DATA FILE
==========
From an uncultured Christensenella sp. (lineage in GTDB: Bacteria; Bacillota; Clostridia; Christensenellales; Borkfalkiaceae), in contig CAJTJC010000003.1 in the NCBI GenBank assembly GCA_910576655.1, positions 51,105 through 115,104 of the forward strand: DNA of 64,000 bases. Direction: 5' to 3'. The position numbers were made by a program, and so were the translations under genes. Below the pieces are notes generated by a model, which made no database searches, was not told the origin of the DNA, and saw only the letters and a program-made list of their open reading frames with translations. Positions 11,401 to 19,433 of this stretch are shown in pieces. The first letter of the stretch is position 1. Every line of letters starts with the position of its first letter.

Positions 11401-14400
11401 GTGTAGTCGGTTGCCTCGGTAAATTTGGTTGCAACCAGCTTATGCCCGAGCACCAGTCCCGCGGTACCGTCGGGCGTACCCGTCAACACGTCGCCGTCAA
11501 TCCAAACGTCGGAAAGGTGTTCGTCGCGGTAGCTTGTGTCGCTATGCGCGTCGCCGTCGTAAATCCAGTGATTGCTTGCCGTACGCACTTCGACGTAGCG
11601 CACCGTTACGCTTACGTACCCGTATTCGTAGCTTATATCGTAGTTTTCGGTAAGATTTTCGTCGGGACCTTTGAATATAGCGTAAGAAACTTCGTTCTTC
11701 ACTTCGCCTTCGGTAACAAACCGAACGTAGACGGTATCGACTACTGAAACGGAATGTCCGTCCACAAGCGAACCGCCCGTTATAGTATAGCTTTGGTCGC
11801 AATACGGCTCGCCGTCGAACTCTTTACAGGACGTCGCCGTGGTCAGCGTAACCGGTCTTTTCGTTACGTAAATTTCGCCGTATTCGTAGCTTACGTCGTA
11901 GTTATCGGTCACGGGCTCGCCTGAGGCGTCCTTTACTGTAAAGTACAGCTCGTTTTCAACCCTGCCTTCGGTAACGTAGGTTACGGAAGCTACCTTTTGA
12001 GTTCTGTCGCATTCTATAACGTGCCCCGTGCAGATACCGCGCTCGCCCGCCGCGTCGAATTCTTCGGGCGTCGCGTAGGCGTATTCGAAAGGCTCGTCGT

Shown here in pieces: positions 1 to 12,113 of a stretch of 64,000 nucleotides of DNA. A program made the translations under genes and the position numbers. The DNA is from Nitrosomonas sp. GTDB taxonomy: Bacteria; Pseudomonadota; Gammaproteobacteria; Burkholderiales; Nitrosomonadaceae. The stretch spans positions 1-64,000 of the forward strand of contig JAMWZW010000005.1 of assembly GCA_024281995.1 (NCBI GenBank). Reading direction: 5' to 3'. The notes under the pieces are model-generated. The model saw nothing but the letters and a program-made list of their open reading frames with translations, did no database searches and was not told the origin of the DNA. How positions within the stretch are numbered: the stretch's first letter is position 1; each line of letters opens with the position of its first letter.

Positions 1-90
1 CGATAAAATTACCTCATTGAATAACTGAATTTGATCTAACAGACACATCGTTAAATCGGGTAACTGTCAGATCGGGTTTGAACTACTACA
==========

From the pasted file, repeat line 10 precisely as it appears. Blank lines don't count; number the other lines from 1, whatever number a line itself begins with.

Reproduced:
Shown here in pieces: positions 1 to 12,113 of a stretch of 64,000 nucleotides of DNA. A program made the translations under genes and the position numbers. The DNA is from Nitrosomonas sp. GTDB taxonomy: Bacteria; Pseudomonadota; Gammaproteobacteria; Burkholderiales; Nitrosomonadaceae. The stretch spans positions 1-64,000 of the forward strand of contig JAMWZW010000005.1 of assembly GCA_024281995.1 (NCBI GenBank). Reading direction: 5' to 3'. The notes under the pieces are model-generated. The model saw nothing but the letters and a program-made list of their open reading frames with translations, did no database searches and was not told the origin of the DNA. How positions within the stretch are numbered: the stretch's first letter is position 1; each line of letters opens with the position of its first letter.